National Policy Statement proposed for protection of Highly Productive Land
On 14 August 2019 the Ministry for the Environment (ME) and Ministry of Primary Industries (MPI) released a discussion document on a proposed National Policy Statement for Highly Productive Land (NPS-HPL).
The purpose of the NPS-HPL is to improve the management of highly productive land, and prevent further loss of this land as a result of urban expansion and changes in land-use. The proposed objectives and policies are designed to provide direction to local authorities on how to manage highly productive land.
The NPS-HPL proposes three objectives:
- Objective 1: Recognising the benefits of highly productive land;
- Objective 2: Maintaining the availability of highly productive land; and
- Objective 3: Protection from inappropriate subdivision, use and development.
The objectives are not intended to provide absolute protection to highly productive land, or to prevent a net loss of highly productive land. The intention is to ensure highly productive land is available for future primary production needs.
The NPS-HPL will require local authorities to identify highly productive land through the Land Use Capability (LUC) system, which considers factors such as soil, erosion, and climate. Land would be categorised from Class 1 (high production) to Class 8 (low production) based on its versatility and ability to sustain productive uses. The proposed definition of ‘highly productive land’ includes Classes 1, 2, and 3; this covers 14% of the land in New Zealand, as shown in the figure below 1Map sourced from MPI Discussion Paper 2019/05. However, the NPS-HPL is also designed to enable local authorities to recognise highly productive properties in Classes 4-8 land in light of other features, such as land size or water availability.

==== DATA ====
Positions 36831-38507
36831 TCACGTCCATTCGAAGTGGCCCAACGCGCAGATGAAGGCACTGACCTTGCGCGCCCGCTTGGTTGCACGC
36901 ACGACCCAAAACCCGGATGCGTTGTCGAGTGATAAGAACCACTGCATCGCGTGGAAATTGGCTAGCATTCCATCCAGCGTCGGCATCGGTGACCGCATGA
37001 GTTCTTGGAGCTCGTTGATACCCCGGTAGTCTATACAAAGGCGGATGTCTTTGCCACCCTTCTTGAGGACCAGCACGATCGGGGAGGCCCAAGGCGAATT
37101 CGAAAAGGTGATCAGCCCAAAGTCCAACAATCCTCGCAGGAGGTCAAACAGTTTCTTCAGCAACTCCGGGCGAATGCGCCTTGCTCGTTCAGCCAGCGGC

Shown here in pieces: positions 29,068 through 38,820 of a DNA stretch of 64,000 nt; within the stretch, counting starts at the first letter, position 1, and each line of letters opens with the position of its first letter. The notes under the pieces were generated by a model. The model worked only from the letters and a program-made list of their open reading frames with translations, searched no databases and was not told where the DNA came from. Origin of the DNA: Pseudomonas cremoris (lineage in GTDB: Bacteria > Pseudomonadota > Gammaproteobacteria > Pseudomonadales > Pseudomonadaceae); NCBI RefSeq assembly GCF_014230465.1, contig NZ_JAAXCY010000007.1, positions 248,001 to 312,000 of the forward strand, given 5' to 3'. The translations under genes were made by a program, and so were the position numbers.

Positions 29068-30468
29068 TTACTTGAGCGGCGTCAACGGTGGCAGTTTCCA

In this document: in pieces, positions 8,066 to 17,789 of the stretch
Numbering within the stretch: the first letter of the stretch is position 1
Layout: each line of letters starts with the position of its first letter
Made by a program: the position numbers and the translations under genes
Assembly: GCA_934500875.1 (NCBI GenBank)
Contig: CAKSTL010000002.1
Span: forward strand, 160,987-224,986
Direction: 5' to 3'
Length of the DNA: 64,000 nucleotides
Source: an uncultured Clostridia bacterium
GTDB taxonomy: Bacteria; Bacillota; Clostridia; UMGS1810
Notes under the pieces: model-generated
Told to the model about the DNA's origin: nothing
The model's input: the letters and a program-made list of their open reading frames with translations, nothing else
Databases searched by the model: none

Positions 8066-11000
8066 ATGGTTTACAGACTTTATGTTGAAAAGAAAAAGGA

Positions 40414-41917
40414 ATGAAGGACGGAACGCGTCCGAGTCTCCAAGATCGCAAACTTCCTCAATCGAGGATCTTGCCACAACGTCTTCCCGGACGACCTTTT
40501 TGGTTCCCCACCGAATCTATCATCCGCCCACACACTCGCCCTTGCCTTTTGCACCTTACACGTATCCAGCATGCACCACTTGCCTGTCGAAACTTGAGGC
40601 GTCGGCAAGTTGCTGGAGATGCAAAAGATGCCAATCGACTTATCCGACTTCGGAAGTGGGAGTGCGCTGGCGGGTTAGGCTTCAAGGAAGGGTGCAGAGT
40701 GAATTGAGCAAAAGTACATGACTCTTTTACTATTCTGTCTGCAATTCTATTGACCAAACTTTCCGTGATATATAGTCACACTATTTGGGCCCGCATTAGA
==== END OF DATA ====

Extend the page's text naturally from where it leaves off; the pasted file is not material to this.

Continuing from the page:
The proposed objectives and policies include decision-making guidance to councils on plan change and resource consent applications, specifically those that rezone highly productive land or propose urban development on highly productive land. This guidance includes:
- Avoidance of subdivision and fragmentation that compromises highly productive land use for primary production;
- Avoidance of uncoordinated urban expansion on highly productive land not subject to a strategic planning process; and
- Avoidance and mitigation of reverse sensitivity effects from incompatible activities adjacent to highly productive land.
Local authorities will be required to consider a number of factors such as alternative proposal locations, alternative options to intensify urban areas, and cost-benefit analyses associated with irreversible loss of highly productive land and benefits from allowing urban expansion.
Once the NPS-HPL is gazetted, Regional and District councils will be required to recognise and uphold the objectives and policies of the NPS-HPL through local plans. ME and MPI intend for the objectives and most of the policies to take immediate effect, with the exception of certain policies such as identification of highly productive land.
Want to know more?
More information about the proposed NPS-HPL is available here. Submissions are open until 10 October 2019.
If you would like to know how the proposed NPS-HPL may affect you, or for advice on making a submission, please contact our specialised Environment, Planning, and Natural Resources team.
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|1.||↑||Map sourced from MPI Discussion Paper 2019/05|